4.30pm ToryDiary: As Iain Dale stops blogging, how is the Right doing online?
- A compilation of Berlusconi's blunders
- Theresa May tells Commons that violent gangs may have infiltrated student protests
11.45am Matt Sinclair on Comment: "I can think of lots of issues that the public might expect Conservative backbenchers to be angry with the coalition Government about: tax hikes; more lenient sentencing policy; defence cuts; incredible surrenders of powers to the European Union. Reading Paul Goodman's article on Monday though, it seems that the issue they are most angry about is IPSA. In other words, their own expenses. That is going to strike people as pretty pathetic."
11am Seats and candidates: Kashif Ali selected to fight Oldham East and Saddleworth by-election
- Dr Rachel Joyce: Andrew Lansley's NHS reforms should give even more power to patients
- Jill Kirby: News on digital privacy from the Cabinet Office
On Local government:
- Greg Clark MP: Six big themes of decentralisation
Tory council leader suggests unemployed take jobs picking fruit
- Theresa May and Boris Johnson refuse to close door to riot police using water cannon
- Nigel Lawson points out that UK has signed up to binding climate change targets, but rest of world has not
Lords likely to defeat tuition fees today, necessitating another Commons vote – BBC
Eric Pickles and Caroline Spelman only two ministers to have cut red tape
"The Cabinet Office, International Development and the Foreign Office have neither added not cut rules. But the remaining ten in the survey have added more than they have taken away, breaching the coalition’s own policies. They have introduced a total of 155 regulations and abolished just 21. Energy and Climate change has added 14 and repealed none; Transport added 15 and repealed none; Health added 19 and abolished two; Work and Pensions added 31 and cut 11; Business has added 20 and abolished none; and Justice, the worst offender, has added a 22 and eliminated only one." – Allister Heath in City AM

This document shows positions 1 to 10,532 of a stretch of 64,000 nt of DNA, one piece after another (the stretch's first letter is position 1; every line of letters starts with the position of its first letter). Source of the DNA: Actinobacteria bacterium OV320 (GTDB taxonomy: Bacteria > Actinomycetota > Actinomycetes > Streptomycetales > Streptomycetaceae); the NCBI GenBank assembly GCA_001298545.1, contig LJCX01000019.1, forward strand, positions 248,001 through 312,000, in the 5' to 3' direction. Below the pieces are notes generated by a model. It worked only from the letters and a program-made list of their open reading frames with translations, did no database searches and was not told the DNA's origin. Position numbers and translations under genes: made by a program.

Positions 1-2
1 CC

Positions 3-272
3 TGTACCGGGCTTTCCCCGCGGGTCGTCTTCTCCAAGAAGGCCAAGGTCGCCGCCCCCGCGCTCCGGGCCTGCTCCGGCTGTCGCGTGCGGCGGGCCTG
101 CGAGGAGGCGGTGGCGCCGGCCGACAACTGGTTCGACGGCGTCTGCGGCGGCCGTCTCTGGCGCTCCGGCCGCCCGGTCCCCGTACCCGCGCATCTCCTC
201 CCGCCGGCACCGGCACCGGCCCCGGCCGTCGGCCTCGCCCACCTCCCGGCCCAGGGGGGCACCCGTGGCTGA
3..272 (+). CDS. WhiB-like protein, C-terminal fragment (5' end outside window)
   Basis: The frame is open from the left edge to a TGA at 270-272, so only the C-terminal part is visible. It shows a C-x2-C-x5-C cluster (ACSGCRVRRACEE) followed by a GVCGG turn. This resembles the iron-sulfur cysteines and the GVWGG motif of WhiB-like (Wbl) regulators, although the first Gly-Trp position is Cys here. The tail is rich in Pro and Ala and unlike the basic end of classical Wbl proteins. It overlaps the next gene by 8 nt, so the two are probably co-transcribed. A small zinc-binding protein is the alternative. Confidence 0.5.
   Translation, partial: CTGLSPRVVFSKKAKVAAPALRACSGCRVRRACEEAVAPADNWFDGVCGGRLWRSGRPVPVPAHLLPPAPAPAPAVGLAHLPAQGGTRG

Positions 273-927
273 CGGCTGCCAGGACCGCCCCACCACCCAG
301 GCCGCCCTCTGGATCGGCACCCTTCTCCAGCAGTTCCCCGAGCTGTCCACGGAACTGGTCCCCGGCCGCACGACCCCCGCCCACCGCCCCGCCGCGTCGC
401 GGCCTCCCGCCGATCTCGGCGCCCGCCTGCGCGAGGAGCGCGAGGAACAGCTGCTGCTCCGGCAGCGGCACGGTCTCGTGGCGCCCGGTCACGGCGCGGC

Civil service prepare economic 'Plan B' for George Osborne
"A confidential paper circulating in Downing Street suggests the government should consider in advance if not a fully worked up “Plan B” then at least a series of possible stimulus measures which could be implemented were the economy to stall. Written by Sir Gus O’Donnell, the Whitehall economist-turned cabinet secretary, the paper underlines the uncertainty surrounding official forecasts for growth. The Treasury, it suggests, should examine in detail the policy tools that would be available in the event of a sharp downturn." – Philip Stephens in the FT (£)
Preview of Office of Tax Simplification's interim report
"A tax break for employees who take taxis home after staying late in the office should be axed as unfair and distortionary, according to preliminary conclusions from the Office of Tax Simplification. It also called for the abolition of the daily 15p income tax relief for luncheon vouchers." – FT (£)